Enough slack in the system allows me to drop 25 feet before the rope begins to come tight.  As it does, I hear the sound of death, the sound of rope being sawed, the sounds of threads and fibers being ripped apart.  Flying around the back side of the moon and back, I look up to see if I’d been spared or not.  A 6″ section of utterly mangled rope was all that kept me from becoming a part of the talus below.

Adrenaline shoots painfully through my body as I tie the rappel line to every placement in the corner I can find.  Only then do I gingerly begin to jumar the wretched rope and onto the marginal safety beyond the cut.

Once there, a quick examination reveals less than 1/3 of my new ropes core still intact!!  I’d had enough.  At the drilled pin that held my fall, I drill another next to it and decide to rap.  So much for that.

Driving back to Moab, I begin to fully respect the seriousness of the testpieces found elsewhere on the Tower of Babel; the Jim Beyer nightmares put up just a couple of years back, in the late 80’s.

For the next two weeks, I didn’t climb at all.  Only when another friend from Seattle, Lee Cunninham, shows up and talks me into doing Standing Rock in Monument Basin, did my interest spark again.  Driving to Grandview Point, in Canyonlands, my thoughts were excited, but my memory still fresh with Zenyatta.  After downclimbing 1000 feet of 4th class chose, we crossed the White Rim and made a short rappel into Monument Basin.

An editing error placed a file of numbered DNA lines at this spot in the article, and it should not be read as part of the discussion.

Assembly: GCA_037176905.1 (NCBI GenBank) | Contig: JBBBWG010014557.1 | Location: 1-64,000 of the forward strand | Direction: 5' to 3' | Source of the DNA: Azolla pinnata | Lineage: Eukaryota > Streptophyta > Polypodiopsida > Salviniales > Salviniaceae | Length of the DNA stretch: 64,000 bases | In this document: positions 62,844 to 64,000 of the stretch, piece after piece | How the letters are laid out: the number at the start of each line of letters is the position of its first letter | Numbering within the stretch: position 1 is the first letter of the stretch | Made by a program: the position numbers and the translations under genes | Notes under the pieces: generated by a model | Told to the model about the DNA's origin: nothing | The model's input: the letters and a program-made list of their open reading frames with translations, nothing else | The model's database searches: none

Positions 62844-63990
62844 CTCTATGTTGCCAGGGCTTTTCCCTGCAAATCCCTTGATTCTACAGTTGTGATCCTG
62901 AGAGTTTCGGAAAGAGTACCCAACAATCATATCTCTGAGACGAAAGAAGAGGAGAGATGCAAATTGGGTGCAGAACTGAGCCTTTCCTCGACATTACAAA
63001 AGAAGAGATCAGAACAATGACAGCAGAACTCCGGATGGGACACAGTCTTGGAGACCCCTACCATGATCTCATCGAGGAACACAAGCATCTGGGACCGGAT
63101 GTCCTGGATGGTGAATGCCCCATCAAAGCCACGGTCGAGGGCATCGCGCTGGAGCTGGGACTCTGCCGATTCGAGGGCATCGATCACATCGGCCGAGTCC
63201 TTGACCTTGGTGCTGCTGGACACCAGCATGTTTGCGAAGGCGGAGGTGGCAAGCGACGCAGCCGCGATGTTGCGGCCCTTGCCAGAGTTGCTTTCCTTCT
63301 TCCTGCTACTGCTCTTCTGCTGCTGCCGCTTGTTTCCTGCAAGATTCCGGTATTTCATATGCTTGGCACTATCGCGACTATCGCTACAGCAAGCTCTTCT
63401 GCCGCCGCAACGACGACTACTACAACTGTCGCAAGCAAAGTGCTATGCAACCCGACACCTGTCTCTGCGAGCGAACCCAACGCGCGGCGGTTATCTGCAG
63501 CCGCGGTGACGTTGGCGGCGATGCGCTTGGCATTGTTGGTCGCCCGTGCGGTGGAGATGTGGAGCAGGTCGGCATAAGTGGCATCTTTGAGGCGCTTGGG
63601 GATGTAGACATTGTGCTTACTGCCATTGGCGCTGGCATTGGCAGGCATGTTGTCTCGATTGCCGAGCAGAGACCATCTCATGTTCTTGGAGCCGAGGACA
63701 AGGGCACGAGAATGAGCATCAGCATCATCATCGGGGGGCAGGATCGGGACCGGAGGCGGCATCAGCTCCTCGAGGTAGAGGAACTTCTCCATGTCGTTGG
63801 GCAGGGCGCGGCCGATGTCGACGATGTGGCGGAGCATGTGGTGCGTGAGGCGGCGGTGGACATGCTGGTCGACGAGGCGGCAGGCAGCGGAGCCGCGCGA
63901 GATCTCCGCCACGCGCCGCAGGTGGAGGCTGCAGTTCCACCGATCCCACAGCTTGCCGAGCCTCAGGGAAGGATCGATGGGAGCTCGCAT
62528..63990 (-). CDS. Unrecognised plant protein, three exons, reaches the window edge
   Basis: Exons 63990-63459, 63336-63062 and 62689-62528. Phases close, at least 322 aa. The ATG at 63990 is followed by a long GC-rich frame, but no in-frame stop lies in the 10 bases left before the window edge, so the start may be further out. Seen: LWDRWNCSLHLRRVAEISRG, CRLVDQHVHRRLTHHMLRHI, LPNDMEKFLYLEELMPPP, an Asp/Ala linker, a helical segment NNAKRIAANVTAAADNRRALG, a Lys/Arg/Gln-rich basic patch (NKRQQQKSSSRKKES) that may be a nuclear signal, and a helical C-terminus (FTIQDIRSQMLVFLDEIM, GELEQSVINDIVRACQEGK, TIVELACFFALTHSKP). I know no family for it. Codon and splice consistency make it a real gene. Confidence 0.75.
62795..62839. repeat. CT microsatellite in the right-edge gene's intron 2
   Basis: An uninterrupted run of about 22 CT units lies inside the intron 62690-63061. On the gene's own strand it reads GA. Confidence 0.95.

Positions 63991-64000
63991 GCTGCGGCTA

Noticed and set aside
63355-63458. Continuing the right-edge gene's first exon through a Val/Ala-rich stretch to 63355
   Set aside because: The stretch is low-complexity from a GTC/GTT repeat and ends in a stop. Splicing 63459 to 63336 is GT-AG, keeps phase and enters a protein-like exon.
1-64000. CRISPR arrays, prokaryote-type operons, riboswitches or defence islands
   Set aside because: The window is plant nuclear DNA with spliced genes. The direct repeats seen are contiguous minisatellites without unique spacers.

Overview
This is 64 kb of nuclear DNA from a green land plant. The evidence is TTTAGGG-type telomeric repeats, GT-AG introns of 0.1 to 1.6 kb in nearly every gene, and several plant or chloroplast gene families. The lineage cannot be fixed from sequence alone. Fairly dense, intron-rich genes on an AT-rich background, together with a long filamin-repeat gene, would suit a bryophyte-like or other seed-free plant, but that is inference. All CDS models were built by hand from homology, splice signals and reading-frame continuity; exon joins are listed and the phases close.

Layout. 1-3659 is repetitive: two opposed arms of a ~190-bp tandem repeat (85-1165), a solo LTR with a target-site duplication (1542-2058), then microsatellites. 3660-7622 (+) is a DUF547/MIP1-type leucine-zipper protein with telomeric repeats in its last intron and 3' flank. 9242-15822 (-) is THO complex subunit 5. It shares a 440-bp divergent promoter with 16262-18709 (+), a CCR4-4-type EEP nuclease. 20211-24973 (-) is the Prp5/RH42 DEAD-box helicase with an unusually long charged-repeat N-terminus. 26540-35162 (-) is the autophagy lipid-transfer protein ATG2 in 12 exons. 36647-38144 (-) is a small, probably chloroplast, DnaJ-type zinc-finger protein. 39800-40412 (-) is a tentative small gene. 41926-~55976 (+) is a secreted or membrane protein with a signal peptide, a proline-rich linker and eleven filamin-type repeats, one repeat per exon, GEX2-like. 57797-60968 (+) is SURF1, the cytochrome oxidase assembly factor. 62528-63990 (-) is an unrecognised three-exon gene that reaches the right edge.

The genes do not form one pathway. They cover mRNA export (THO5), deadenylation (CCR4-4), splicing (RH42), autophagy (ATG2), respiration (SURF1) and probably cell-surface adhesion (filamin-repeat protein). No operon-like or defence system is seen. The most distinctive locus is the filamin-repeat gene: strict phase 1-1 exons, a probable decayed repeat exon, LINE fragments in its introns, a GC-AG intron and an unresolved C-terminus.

Standing Rock is one of those towers that seems as though it could topple if the wind blew hard enough: a 400 foot totem of Cutler Sandstone that is, at best, 35 feet thick; a toothpick.

We fix the first pitch and bivy at the base under the spring desert sky.  On the summit by ten o’clock the next morning, we are delighted to find that ours is only the 16th ascent in 20 years.

Filled with an enlightened feeling of beauty and obscurity from climbing in this spiritual place, we hiked backed to the car in 95 degree heat, lusting for the warm beer stashed in the trunk.  We knew why we climbed here and why so many did not.  There is no fooling anybody in Canyonlands, where the climbing and the environment seem more real to me than any other place on earth.

Every time I drive past the Tower of Babel, I see it smiling at me, giving me the finger as I hurry past, yet I know I’ll return to this place time and time again, for when life’s bizarre scenarios seem like a wasted hell, the red rocks whisper to me, telling me that it really doesn’t matter.

The Tower of Babel